Časopis ARS 52 (2019) 1

Bibiana Pomfyová

Stredoveká architektúra klarisiek na Slovensku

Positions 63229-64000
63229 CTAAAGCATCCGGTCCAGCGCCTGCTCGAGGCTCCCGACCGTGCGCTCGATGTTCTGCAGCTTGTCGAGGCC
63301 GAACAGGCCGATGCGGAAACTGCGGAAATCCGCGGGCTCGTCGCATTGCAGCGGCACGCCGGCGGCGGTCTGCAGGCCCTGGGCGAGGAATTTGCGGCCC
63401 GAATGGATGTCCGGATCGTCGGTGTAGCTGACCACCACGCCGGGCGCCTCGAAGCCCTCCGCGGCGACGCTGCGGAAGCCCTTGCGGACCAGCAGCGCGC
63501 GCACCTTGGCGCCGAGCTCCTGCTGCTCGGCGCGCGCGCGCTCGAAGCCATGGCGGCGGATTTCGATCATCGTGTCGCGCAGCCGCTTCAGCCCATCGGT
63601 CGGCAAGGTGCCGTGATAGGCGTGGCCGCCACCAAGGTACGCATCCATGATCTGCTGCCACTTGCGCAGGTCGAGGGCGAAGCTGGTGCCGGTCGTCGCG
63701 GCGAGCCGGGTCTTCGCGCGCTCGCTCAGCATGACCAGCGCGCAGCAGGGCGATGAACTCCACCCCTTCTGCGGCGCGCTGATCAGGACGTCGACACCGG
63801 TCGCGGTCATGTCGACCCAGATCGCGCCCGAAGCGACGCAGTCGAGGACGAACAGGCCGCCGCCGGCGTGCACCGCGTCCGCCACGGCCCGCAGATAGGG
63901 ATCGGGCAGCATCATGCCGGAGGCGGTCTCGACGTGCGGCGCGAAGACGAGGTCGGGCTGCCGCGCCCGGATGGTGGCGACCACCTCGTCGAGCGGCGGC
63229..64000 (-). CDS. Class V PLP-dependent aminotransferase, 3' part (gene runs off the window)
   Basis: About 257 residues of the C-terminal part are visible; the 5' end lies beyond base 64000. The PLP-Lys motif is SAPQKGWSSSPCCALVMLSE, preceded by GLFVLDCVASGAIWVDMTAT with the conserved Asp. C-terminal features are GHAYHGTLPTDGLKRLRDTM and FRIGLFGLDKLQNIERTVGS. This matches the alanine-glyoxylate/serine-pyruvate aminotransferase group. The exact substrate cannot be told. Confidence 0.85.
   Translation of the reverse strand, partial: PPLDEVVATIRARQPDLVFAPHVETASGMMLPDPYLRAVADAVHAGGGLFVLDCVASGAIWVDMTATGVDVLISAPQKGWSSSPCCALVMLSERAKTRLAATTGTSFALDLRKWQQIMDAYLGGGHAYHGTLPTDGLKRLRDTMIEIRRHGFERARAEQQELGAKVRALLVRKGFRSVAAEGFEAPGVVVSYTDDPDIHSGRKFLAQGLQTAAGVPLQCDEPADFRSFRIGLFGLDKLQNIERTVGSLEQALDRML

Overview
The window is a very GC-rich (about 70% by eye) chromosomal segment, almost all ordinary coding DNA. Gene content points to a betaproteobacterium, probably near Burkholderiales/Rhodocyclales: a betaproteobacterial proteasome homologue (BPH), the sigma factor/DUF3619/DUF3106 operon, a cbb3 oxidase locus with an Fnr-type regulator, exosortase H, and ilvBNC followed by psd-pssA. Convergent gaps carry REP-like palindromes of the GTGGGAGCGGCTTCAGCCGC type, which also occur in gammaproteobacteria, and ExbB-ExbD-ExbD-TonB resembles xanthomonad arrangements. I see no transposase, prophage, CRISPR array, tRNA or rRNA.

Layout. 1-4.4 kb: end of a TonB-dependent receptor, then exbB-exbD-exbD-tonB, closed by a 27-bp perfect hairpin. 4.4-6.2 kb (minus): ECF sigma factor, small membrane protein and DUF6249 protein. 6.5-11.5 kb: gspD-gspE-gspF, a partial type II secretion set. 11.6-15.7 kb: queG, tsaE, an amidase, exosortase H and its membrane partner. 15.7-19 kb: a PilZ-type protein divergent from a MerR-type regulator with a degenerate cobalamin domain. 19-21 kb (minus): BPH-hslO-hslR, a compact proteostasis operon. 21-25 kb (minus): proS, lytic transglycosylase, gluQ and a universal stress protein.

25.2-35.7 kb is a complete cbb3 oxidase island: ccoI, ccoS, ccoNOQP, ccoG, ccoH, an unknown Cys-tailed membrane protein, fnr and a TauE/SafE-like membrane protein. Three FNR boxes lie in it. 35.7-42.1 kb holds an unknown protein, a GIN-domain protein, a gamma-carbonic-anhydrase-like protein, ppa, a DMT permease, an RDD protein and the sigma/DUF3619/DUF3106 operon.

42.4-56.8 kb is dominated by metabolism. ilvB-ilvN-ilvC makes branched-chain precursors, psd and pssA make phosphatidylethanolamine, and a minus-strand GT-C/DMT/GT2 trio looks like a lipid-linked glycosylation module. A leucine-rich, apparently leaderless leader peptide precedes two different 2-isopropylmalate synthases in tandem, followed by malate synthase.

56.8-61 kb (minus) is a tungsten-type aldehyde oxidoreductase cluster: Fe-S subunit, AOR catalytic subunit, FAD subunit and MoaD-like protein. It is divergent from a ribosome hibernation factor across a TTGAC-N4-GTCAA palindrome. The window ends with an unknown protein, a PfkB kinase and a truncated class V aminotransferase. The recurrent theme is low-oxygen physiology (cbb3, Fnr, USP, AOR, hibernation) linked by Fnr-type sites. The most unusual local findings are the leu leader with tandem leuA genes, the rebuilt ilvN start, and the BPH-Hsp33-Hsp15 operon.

In the Middle Ages, Clarissine monasteries only existed in two places of what is the present-day Slovakia – in Bratislava and Trnava. The older of the two Clarissine monasteries was built in Trnava. Constructed in the very first years of the Order’s complicated existence – when St. Clare was still alive – the monastery in Trnava was established before 20th May 1239, which is the date of the earliest written evidence of its existence. At that time, Pope Gregory IX took the already established convent under his protection. The founder of the monastery is unknown. Some historians believe the Czech Queen Constance, who owned Trnava for some time, to be its founder. Other explorers believe that the monastery was founded by the Hungarian King Belo IV. The nuns in Trnava were given various different names in the sources dating back to the 13th century: members of the Order of Poor Ladies of San Damiano (1239, 1251, 1255), or the sisters of the St. Francis Order (1240, 1247, 1256, 1271). Written sources indicate different patrons for their monastery:St. Elizabeth (1251, 1255, 1275, 1297) and the Virgin Mary (for the first time probably in 1292). This inconsistency in the written records led the historian J. Roháč to the conclusion that there used to be two convents in Trnava in the 13th century: one of them being the Poor Ladies of San Damiano, devoted to St. Elizabeth of Hungary, and the other being the Convent of the Blessed Virgin Mary. The presented study rejects this view and explains that the different names attributed to the convent in the sources from the 13th century result from the complex formation of the Order of St. Clare, initially called the Order of Poor Ladies of San Damiano. The change of patron might have been the result of the construction of the new monastery church, with the older patron, St. Elisabeth and the new patron, the Virgin Mary, coexisting for a time. The initial location of the monastery is uncertain. No later than the mid-13th century, when the nuns’ enclosure was explicitly documented, the Poor Ladies of San Damiano/Poor Clares in Trnava were probably settled on the South-East edge of the town near to the town walls and one of the town gates (the town was fortified in the course of 13th century), i.e. where the many times reconstructed area of the former Clarissine monastery has stood ever since (the present-day Museum of Western Slovakia). Initially the existing monastery church was built of brick, it had a longitudinal nave and narrow rectangular presbytery with a single bay rib groin vault. Several churches of mendicant orders in Medieval Hungary built before and around the mid-13th century were constructed in a similar fashion. Similar parallels may also be found outside the territory of Hungary, mainly in the architecture of women’s monasteries. However, similar building methods may also be seen in numerous village churches built in the 13th (especially the second half) and the 14th century (e.g. the Parish Church of St. Elisabeth in Kaplna after 1244). The oldest version of the Clarissine church in Trnava found so far has been dated mainly through the alleged first occurrence of the patronage of the Virgin Mary in 1255, which is not correct. The first occurrence of the patronage of the Virgin Mary was provided by the terminus ante quem no earlier than 1292. More reliable information that supports the date of this stage of construction has yet to be found. The oldest identified convent building was built at approximately the same time as the church. It stood to the south of the church and its longitudinal axis was oriented towards its Western part, where it is plausible that the liturgical choir of nuns may have been situated. The convent building was shaped like a square prism with at least two floors (as had the church) and was constructed using un-plastered brick. Some time after the first stage of construction (that has been discovered so far), a rood screen was built in the Eastern part of the church nave, in front of the triumphal arch (today there are only marks left from the rood screen on the side walls). In the first half of the 14th century (possibly before 1335) the church burnt down, which may have been the reason for the progressive and vast reconstruction of the convent building as well as the church. The original Western section of the convent building was rebuilt with two more wings – probably in two stages of construction – the Southern (which was certainly comprised of two floors) and the Eastern. This formed the typical closed monastery construction with a central viridarium and cloister. The reconstruction of the church, dated from the turn of 14th and 15th century, in particular introduced a prolonged presbytery with a polygonal finish and new vaulting to the presbytery. The church nave was left un-vaulted. The Clarissine monastery in Bratislava also has a less well-known more ancient history. It is wellknown that there was a women’s religious order before 1235, incorporated in that year into the Order of Cistercians on the request of the Pope. Certain historians assume that the presence of the Poor Clares in Bratislava is proven by documents from 1238 and 1244; however, these refer to the Cistercian nuns. The last mention of the Cistercians in Bratislava dates back to 1290. In 1297, their monastery had already been abandoned and the property of the former Cistercian monastery was allocated to the Poor Clares. Testimony to the arrival of the Poor Clares to Bratislava in 1297 can be found in two documents. It is often assumed that not only did the Poor Clares receive the property formerly held by the Cistercians, but also that they settled in the former Cistercian monastery. However, this is not so certain. It is equally possible that the Clarissine monastery was built on top of a former town manor house. Of all the medieval monastery buildings of the Poor Clares in Bratislava, today only the church is still standing. It is disposed of a longitudinal nave and an equally broad and polygonal presbytery. This building was constructed in a single stage of construction. From the beginning it was intended that both the nave and church would be vaulted, even though certain corrections were made over the course of the construction process (e.g. instead of a high barrel vault, a lower rib groin vault was eventually constructed). Questions arise when observing the Eastern vault bay of the nave, whose realisation (the width of the vault bay, size of the Southern window, the remaining verges of the vaults) corresponds more to the forms of the presbytery than to the remaining bays of the nave. There are three hypotheses that attempt to account for this phenomenon: 1. The Eastern vault bay of the nave was supposed to be an integral part of the presbytery and only as a result of construction changes (the shift of the triumphal arch) did it become a part of the nave; 2. A rood screen stood in the Eastern vault bay; 3. A long matroneum (for the liturgical nun’s choir) stood in the nave; this affected the shape of the windows and vaulting in the remaining vault bays of the nave. The church’s construction may be dated to a point between the first half and the middle of the 14th century. According to recent analyses, its most recent part – the richly decorated tower – was created around the mid-14th century and its sculpted decorations share the style of the sculpted decorations of the so-called Albertine choir of St. Stephen’s Cathedral in Vienna.